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Sunset at Pendleton Point
TNC's Panther Knob Preserve This West Virginia preserve straddles a high elevation plateau at the junction of North Fork Mountain and Ruleman Mountain and includes the 4508-foot summit. © Kent Mason

Land & Water Stories

Big Wins in Land Conservation

Acre by acre, our supporters help make a difference for nature.

Across the globe, nature is declining at rates faster than ever before in history. The twin crises of climate change and biodiversity loss threaten all life on Earth, exacerbating the challenges humanity faces in caring for our natural world. As development damages critical habitat and species continue to disappear, it’s our community of supporters who make a true difference for nature.

Our supporters have helped build a long-standing legacy of land conservation for more than 70 years. As threats to nature continue to mount, The Nature Conservancy’s on-the-ground work protecting vital lands and waters is even more critical. Whether it’s using your voice for our planet, safeguarding the small parks in your neighborhood or protecting the wildlife in your backyard – members like you are at the heart of our mission.

5 Places You Helped Protect Forever

Tackling our planet’s immense challenges happens one acre, one river mile, and one day at a time. Here are a few notable successes from this year that would not be possible without member support.

Landscape view of Silver Mountain in Colorado. Sparse bushes give way to dense vegetation and a mountain in the background.
LINKING LANDS The scenic Silver Mountain connects habitat across an elevation change of 3,000 feet, giving wildlife room to adapt to a changing climate. © Jason Houston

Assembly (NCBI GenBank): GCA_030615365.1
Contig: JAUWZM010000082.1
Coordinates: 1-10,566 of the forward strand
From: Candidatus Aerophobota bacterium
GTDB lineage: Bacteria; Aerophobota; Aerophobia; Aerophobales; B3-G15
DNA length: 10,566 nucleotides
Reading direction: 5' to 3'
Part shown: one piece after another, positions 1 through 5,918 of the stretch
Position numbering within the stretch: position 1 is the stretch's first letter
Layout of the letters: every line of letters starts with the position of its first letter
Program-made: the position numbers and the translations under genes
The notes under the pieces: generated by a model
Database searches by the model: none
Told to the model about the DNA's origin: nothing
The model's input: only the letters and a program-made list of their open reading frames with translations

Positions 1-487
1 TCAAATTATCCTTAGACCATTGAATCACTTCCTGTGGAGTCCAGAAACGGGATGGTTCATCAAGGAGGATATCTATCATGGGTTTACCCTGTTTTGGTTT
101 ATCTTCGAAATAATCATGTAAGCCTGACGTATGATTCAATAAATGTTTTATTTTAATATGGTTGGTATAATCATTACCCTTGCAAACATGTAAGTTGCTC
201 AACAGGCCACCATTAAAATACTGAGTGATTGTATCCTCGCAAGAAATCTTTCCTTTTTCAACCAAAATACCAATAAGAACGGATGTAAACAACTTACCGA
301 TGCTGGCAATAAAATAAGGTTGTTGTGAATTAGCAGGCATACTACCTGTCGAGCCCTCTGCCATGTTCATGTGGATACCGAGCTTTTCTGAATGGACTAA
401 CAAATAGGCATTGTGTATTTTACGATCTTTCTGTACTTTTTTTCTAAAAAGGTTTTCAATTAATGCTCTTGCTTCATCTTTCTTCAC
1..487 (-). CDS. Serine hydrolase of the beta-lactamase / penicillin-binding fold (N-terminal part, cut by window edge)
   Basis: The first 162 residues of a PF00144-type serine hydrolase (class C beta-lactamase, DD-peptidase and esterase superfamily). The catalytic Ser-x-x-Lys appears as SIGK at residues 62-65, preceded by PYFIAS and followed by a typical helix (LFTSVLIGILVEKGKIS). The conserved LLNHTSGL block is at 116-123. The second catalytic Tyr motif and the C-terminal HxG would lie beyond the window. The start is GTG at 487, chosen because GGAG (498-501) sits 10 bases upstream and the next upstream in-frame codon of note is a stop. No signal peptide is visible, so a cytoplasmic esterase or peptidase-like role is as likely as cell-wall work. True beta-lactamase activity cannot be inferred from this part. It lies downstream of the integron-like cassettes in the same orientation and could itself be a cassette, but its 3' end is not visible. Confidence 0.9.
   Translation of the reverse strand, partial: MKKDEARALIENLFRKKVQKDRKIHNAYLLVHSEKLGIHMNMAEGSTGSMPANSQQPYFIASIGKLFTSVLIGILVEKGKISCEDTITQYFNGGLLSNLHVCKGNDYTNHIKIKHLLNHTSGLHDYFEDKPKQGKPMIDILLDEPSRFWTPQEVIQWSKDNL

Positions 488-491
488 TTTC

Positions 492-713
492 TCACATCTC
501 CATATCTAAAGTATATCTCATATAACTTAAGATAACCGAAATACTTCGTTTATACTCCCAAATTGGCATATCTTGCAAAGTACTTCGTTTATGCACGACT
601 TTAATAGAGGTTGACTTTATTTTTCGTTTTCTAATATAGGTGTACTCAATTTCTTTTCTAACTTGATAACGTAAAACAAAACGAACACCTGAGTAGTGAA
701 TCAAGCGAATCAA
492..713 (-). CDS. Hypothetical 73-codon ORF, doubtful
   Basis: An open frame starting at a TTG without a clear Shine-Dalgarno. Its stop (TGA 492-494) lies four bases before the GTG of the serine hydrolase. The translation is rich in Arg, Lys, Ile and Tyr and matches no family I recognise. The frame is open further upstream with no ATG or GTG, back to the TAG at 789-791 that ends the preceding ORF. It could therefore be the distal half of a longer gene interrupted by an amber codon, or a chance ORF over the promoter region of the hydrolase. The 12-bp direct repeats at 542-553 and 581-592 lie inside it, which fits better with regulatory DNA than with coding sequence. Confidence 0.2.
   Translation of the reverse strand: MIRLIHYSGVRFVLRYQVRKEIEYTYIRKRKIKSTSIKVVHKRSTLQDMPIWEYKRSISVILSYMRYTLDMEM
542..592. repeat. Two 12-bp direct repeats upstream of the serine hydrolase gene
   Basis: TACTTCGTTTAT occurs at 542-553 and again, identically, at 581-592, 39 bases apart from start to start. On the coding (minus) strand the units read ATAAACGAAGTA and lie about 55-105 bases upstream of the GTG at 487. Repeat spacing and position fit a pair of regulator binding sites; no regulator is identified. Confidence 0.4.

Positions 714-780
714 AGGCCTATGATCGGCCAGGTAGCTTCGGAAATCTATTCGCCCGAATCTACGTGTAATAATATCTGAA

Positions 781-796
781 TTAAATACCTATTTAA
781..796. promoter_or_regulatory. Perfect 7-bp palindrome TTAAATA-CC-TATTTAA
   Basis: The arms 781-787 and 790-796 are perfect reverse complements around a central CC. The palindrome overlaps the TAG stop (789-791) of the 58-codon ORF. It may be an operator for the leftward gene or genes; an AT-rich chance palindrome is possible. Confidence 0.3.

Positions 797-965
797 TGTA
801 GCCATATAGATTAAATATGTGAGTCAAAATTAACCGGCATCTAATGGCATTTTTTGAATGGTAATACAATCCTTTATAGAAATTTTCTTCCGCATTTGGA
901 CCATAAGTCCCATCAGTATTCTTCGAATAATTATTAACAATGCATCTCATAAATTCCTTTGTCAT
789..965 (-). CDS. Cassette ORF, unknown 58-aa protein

Silver Mountain – Colorado

Southern Colorado’s Silver Mountain boasts a variety of habitats, from shortgrass prairie to pinyon-juniper woodlands and mixed conifer forest. With elevation changes from just under 7,000 feet rising to 10,000 feet, life is surprisingly diverse here. A working cattle and bison ranch, the lands support large mammals like elk, mule deer, black bear, pronghorn, mountain lion and bighorn sheep. It’s also an important migratory habitat for a variety of songbirds, raptors and butterflies. 

And now, more than 17 square miles of this vital landscape are permanently protected. The Nature Conservancy purchased Silver Mountain, safeguarding habitat for wildlife and ensuring that ranching may continue. By connecting the varied lands of the Rocky Mountains, foothills, and prairie, we’re supporting the resilience of nature and people in the face of a changing climate.

Two moose splash in a river surrounded by trees in Michigan.